Einarson opens Worlds with win


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Consecutive last-rock misses by stellar international skip Anna Hasselborg. Too much to ask for, right?

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Consecutive last-rock misses by stellar international skip Anna Hasselborg. Too much to ask for, right?

And yet, that’s exactly what happened Saturday as Kerri Einarson’s Gimli team literally stole a victory in its 2023 world women’s curling championship opener.

Down 4-2, Team Canada was forced to take a singe point in the eighth end but then stole two points on a botched draw by the Sweden skip in the ninth and then pilfered four more in the 10th in much the same fashion for an improbable 9-4 triumph over the host nation.

Hasselborg came up way light with her final stone that would have forced an extra end at the arena in Sandviken, Sweden.

“That was a huge win for us. We put pressure on them in nine and ended up stealing two. That was definitely a momentum shift,” Einarson told Curling Canada. “Then I had to make a couple of big ones in 10 for us to have a chance to win. I’m really happy with my team’s play. We still have more adjusting to do, though.”

It was the lone contest of the day for Canada, while Sweden fell to 1-1 after an earlier victory over New Zealand.

Einarson is joined on the team by third Val Sweeting, second Shannon Birchard, lead Briane Harris, alternate Krysten Karwacki and coach Reid Carruthers. The Manitobans won their fourth consecutive Scotties Tournament of Hearts crown last month in Kamloops, B.C.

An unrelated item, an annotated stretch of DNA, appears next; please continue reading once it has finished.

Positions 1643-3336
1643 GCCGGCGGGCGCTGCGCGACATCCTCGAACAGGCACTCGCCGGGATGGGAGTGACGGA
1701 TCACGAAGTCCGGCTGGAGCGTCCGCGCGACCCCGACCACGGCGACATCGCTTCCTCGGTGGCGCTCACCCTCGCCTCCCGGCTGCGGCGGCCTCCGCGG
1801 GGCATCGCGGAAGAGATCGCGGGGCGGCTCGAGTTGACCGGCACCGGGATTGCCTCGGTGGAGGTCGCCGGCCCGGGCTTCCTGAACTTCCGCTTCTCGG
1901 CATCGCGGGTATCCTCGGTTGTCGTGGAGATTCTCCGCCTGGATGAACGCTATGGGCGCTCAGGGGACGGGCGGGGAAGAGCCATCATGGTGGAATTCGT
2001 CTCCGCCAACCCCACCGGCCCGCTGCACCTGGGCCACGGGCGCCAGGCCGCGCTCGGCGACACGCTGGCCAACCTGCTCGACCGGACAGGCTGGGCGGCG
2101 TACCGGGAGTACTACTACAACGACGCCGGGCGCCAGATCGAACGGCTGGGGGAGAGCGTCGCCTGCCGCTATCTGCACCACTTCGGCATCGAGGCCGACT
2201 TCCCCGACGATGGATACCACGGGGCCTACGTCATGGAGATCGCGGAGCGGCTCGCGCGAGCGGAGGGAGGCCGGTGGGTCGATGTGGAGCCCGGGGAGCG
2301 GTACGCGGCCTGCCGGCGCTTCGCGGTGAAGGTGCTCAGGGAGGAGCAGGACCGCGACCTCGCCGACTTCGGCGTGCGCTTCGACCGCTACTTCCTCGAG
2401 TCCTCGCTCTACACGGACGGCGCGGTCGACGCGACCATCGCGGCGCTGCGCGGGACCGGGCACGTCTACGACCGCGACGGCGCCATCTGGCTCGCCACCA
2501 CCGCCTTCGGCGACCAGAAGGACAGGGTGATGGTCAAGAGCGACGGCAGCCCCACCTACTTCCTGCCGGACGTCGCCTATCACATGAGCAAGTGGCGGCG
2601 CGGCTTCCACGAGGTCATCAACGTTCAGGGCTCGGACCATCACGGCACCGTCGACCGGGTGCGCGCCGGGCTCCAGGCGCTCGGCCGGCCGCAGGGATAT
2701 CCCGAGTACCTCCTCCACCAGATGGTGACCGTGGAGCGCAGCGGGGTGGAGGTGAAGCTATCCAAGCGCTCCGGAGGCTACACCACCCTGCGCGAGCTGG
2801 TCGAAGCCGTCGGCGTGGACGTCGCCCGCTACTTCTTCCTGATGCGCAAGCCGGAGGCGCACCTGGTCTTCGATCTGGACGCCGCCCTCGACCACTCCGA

Einarson had made a difficult double-takeout to pressure Hasselborg to draw against several red Canadian counters.

“I really zone in and know that if I make it it’s good and if I miss it you lose. I just kind of dial in on those shots when I need them,” said the Canadian skip.

“To get this win is really big for us.”

Canada (1-0) plays a pair of games Sunday, including a matchup with Tabitha Peterson of the United States at 3 a.m. CT and a battle with Norway’s Marianne Roervik at 1 p.m. CT

Team Canada’s games are all televised on TSN.

It’s a 13-team round-robin in Sweden, with six teams qualifying for the playoffs.

The Einarson squad is gunning for its first world title.

The 2020 tournament in Prince George, B.C., was cancelled due to COVID-19. A year later, Einarson finished sixth in Calgary’s curling bubble world championship, and then earned bronze in Prince George last year after defeating Hasselborg to reach the podium.

— staff

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